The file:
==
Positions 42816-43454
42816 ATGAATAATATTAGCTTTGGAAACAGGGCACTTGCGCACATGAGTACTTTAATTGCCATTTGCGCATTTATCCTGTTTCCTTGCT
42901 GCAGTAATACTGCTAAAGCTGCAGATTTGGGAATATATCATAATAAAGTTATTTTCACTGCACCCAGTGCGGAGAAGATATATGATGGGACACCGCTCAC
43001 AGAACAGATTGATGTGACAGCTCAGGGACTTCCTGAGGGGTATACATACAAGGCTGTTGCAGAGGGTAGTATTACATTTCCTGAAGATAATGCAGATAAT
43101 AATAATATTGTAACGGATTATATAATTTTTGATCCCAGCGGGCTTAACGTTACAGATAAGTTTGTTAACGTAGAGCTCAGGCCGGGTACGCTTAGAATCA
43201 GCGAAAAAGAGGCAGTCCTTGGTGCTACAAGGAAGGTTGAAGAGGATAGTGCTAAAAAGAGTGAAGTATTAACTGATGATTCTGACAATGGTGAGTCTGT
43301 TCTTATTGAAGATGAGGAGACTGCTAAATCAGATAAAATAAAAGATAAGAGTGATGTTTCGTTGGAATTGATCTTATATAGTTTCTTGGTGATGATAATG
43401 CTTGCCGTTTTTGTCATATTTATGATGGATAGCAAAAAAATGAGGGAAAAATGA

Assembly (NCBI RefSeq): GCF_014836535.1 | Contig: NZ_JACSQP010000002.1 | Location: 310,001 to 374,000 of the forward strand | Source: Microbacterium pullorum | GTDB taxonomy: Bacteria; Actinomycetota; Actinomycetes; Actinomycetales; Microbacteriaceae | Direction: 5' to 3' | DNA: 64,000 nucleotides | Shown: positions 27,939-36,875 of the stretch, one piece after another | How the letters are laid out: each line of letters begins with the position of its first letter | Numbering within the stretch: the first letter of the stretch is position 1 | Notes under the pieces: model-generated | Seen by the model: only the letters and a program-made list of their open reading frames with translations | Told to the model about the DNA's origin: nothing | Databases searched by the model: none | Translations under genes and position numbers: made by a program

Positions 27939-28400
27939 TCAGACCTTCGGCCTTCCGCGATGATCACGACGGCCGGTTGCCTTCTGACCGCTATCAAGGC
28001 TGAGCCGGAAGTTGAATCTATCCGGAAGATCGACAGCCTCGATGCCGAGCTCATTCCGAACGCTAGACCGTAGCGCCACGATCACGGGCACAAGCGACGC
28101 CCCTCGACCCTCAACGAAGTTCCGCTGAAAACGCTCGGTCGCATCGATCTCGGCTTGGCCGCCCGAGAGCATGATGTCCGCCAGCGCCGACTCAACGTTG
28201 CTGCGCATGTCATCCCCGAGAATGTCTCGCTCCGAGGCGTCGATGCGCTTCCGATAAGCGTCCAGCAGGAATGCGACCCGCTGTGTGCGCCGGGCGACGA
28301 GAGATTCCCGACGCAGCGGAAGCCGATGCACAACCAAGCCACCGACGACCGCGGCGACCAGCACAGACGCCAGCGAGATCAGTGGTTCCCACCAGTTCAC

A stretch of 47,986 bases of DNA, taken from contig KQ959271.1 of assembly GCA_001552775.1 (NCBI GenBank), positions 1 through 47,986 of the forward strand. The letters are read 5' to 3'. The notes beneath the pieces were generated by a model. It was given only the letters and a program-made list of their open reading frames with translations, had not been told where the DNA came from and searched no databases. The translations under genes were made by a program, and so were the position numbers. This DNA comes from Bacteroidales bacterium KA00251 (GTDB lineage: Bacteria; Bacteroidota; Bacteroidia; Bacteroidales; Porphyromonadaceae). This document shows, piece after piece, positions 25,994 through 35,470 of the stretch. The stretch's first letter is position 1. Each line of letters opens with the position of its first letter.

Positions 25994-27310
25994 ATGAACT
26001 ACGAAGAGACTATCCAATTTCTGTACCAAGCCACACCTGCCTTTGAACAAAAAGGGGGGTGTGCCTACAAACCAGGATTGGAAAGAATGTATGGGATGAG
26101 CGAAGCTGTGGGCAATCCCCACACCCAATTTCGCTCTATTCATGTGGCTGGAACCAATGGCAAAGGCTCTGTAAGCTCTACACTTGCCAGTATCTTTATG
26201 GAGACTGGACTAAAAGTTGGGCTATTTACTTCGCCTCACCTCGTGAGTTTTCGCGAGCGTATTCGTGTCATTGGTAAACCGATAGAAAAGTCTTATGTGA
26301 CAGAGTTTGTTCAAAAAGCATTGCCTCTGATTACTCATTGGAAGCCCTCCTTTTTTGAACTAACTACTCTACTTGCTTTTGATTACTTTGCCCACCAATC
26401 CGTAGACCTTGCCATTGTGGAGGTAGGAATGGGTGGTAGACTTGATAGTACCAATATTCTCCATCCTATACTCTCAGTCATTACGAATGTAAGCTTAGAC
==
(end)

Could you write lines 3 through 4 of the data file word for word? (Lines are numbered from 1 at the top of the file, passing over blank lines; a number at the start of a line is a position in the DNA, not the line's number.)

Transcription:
42901 GCAGTAATACTGCTAAAGCTGCAGATTTGGGAATATATCATAATAAAGTTATTTTCACTGCACCCAGTGCGGAGAAGATATATGATGGGACACCGCTCAC
43001 AGAACAGATTGATGTGACAGCTCAGGGACTTCCTGAGGGGTATACATACAAGGCTGTTGCAGAGGGTAGTATTACATTTCCTGAAGATAATGCAGATAAT